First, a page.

Using State Pension Shocks to Estimate Fiscal Multipliers since the Great Recession
Has government spending raised income and employment since 2008? I use new data on state pension returns during the Great Recession to recover exogenous changes in spending. Instrumenting with these return shocks, I estimate that each dollar of windfall-financed spending raised local incomes by $1.43 and every additional $22,011 of spending created one contemporaneous job. These estimates are similar to those found in Shoag (2010) despite the non-overlapping datasets. Unlike Shoag (2010), however, the bulk of the employment increase post-2008 stems from decreases in unemployment rather than increased labor force participation.
Volume (Year): 103 (2013)
Issue (Month): 3 (May)
|Contact details of provider:|| Web page: https://www.aeaweb.org/aer/Email: |
More information through EDIRC
|Order Information:||Web: https://www.aeaweb.org/subscribe.html|
References listed on IDEAS
Please report citation or reference errors to , or , if you are the registered author of the cited work, log in to your RePEc Author Service profile, click on "citations" and make appropriate adjustments.:
- Antonio Acconcia & Giancarlo Corsetti & Saverio Simonelli, 2011.
"Mafia and Public Spending: Evidence on the Fiscal Multiplier from a Quasi-experiment,"
Economics Working Papers
ECO2011/12, European University Institute.
- Antonio Acconcia & Giancarlo Corsetti & Saverio Simonelli, 2014. "Mafia and Public Spending: Evidence on the Fiscal Multiplier from a Quasi-experiment," American Economic Review, American Economic Association, vol. 104(7), pages 2185-2209, July.
- Acconcia, Antonio & Corsetti, Giancarlo & Simonelli, Saverio, 2011. "Mafia and Public Spending: Evidence on the Fiscal Multiplier from a Quasi-experiment," CEPR Discussion Papers 8305, C.E.P.R. Discussion Papers.
- Antonio Acconcia & Giancarlo Corsetti & Saverio Simonelli, 2011. "Mafia and Public Spending: Evidence on the Fiscal Multiplier from a Quasi-experiment," CSEF Working Papers 281, Centre for Studies in Economics and Finance (CSEF), University of Naples, Italy, revised 04 Feb 2013.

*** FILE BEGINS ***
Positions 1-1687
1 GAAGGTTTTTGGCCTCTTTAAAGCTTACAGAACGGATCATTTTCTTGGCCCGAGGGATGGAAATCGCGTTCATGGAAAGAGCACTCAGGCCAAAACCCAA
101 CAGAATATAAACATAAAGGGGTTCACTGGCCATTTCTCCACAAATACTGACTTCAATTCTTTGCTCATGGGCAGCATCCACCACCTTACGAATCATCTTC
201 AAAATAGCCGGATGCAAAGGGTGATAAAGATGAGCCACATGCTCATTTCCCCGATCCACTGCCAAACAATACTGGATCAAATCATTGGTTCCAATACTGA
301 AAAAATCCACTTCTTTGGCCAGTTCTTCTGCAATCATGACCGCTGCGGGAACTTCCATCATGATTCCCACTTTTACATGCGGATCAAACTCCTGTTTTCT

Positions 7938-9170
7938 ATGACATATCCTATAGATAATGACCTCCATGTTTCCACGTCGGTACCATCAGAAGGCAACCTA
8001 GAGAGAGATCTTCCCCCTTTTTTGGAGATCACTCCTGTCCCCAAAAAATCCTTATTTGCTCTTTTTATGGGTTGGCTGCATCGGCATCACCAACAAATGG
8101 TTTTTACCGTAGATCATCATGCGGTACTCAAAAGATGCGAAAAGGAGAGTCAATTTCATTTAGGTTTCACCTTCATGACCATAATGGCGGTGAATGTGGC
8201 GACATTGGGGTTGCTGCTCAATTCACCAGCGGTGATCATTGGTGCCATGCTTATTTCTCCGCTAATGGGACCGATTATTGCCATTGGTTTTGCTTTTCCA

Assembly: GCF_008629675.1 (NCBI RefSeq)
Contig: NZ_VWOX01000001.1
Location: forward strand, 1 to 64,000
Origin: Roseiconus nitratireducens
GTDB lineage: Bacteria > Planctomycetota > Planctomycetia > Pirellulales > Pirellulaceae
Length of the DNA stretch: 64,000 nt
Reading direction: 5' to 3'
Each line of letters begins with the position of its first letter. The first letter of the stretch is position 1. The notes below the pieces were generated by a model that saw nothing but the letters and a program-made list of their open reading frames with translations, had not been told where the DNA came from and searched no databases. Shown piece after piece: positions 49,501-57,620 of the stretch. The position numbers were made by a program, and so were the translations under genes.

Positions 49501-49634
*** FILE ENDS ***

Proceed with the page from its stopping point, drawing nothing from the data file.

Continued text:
- Daniel J. Wilson, 2012. "Fiscal Spending Jobs Multipliers: Evidence from the 2009 American Recovery and Reinvestment Act," American Economic Journal: Economic Policy, American Economic Association, vol. 4(3), pages 251-82, August.
- Clemens, Jeffrey & Miran, Stephen, 2010.
"The effects of state budget cuts on employment and income,"
38715, University Library of Munich, Germany.
- Jeffrey Clemens & Stephen Miran, 2012. "Fiscal Policy Multipliers on Subnational Government Spending," American Economic Journal: Economic Policy, American Economic Association, vol. 4(2), pages 46-68, May.
- Lauren Cohen & Joshua Coval & Christopher Malloy, 2011. "Do Powerful Politicians Cause Corporate Downsizing?," Journal of Political Economy, University of Chicago Press, vol. 119(6), pages 1015 - 1060.
- Gabriel Chodorow-Reich & Laura Feiveson & Zachary Liscow & William Gui Woolston, 2012. "Does State Fiscal Relief during Recessions Increase Employment? Evidence from the American Recovery and Reinvestment Act," American Economic Journal: Economic Policy, American Economic Association, vol. 4(3), pages 118-45, August.
- Valerie A. Ramey, 2011.
"Identifying Government Spending Shocks: It's all in the Timing,"
The Quarterly Journal of Economics,
Oxford University Press, vol. 126(1), pages 1-50.
- Valerie A. Ramey, 2009. "Identifying Government Spending Shocks: It's All in the Timing," NBER Working Papers 15464, National Bureau of Economic Research, Inc.
When requesting a correction, please mention this item's handle: RePEc:aea:aecrev:v:103:y:2013:i:3:p:121-24. See general information about how to correct material in RePEc.
For technical questions regarding this item, or to correct its authors, title, abstract, bibliographic or download information, contact: (Jane Voros)or (Michael P. Albert)
If you have authored this item and are not yet registered with RePEc, we encourage you to do it here. This allows to link your profile to this item. It also allows you to accept potential citations to this item that we are uncertain about.
If references are entirely missing, you can add them using this form.
If the full references list an item that is present in RePEc, but the system did not link to it, you can help with this form.
If you know of missing items citing this one, you can help us creating those links by adding the relevant references in the same way as above, for each refering item. If you are a registered author of this item, you may also want to check the "citations" tab in your profile, as there may be some citations waiting for confirmation.
Please note that corrections may take a couple of weeks to filter through the various RePEc services.